Lomitapide: Typically prescribed if you have familial hypercholesterolemia and requires liver enzyme monitoring as it can cause liver damage. Lomitapide is commonly also taken with vitamin E.
Plant sterols and stanols: Found in plant cell membranes, plant sterols and stanols (also called phytosterols) are similar in structure to cholesterol in the body and block dietary cholesterol from being absorbed. Phytosterols can be found in small quantities in vegetable oils, nuts, legumes, whole grains, fruits, and vegetables; however, the average daily intake (500 mg) is typically not enough to lower cholesterol. Studies show consuming 2000 mg (2g) of plant sterol and stanols daily from diet and supplements is effective for lowering total cholesterol . Plant sterol and stanol supplements taken before or with meals can help lower total cholesterol in parallel with other recommended diet and lifestyle changes .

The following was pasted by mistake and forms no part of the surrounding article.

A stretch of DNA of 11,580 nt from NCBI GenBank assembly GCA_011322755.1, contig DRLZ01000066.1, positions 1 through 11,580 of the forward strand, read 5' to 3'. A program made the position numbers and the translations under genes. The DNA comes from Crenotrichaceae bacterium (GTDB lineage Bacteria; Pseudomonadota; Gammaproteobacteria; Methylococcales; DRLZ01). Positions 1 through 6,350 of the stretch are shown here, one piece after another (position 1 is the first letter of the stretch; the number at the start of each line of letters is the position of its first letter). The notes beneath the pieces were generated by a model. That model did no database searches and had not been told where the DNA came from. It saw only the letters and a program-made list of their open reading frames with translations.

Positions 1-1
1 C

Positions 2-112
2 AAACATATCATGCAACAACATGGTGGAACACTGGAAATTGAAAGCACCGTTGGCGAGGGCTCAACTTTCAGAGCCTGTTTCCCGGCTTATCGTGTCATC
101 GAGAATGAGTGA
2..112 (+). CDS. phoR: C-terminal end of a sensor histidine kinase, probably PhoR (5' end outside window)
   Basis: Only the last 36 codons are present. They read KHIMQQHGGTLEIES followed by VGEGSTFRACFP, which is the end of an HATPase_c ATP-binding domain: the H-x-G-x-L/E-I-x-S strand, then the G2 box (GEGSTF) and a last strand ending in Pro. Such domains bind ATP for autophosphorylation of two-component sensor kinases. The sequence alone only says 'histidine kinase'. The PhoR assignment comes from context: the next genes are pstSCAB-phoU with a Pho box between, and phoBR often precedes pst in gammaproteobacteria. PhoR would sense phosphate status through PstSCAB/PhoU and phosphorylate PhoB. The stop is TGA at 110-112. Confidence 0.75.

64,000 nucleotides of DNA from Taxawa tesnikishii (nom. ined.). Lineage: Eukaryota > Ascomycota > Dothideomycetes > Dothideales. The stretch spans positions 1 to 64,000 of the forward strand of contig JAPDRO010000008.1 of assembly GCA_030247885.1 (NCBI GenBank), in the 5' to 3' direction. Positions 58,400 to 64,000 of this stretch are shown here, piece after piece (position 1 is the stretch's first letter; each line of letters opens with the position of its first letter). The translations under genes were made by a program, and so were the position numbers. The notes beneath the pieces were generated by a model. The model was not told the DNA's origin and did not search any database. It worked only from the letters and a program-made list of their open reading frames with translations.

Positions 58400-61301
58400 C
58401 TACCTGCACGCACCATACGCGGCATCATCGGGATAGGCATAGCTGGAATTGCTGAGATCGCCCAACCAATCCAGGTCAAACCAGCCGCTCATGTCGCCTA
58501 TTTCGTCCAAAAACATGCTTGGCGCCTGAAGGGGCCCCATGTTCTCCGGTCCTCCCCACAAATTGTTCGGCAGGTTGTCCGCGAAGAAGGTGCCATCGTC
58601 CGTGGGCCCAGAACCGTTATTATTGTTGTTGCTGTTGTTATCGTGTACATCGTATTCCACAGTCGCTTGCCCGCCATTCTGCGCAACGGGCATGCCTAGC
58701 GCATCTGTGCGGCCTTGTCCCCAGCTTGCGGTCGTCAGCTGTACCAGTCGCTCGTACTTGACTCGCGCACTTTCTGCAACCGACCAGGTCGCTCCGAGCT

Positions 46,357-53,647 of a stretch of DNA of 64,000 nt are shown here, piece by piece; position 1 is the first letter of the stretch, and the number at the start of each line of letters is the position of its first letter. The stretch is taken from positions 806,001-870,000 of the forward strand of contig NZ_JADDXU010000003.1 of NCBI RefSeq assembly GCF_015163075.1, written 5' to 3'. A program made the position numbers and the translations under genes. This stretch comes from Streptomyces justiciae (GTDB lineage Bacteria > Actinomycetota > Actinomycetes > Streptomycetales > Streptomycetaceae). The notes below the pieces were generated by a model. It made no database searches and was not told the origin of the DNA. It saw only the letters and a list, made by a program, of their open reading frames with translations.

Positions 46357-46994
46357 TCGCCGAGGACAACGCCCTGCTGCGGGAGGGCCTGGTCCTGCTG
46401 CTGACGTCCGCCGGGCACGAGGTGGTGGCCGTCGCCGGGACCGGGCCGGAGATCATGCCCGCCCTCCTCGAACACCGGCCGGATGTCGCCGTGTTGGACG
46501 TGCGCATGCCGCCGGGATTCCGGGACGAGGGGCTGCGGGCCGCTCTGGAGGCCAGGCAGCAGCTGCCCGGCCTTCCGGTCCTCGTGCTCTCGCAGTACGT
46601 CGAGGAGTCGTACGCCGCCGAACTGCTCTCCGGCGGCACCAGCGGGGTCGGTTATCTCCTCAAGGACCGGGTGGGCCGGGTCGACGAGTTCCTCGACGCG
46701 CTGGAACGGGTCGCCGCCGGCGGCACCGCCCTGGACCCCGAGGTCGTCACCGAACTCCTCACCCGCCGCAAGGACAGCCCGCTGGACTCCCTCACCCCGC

Omega-3 (EPA & DHA): Omega-3 fatty acids (specifically EPA & DHA) can significantly reduce blood triglyceride levels . For cholesterol-lowering benefits, aim to consume 2,400-3,000 mg of omega-3 fats per day from your diet (salmon, mackerel, and trout are all good sources) and a quality fish oil supplement.
Beta-glucan: Beta-glucan is a form of soluble fiber that has been shown to help lower cholesterol levels. It’s found naturally in whole grains like barley, oats, rye, and wheat, mushrooms, and seaweed and is also available as a nutritional supplement. For cholesterol-lowering benefits, consume 3-7 g/day from your diet and a supplement.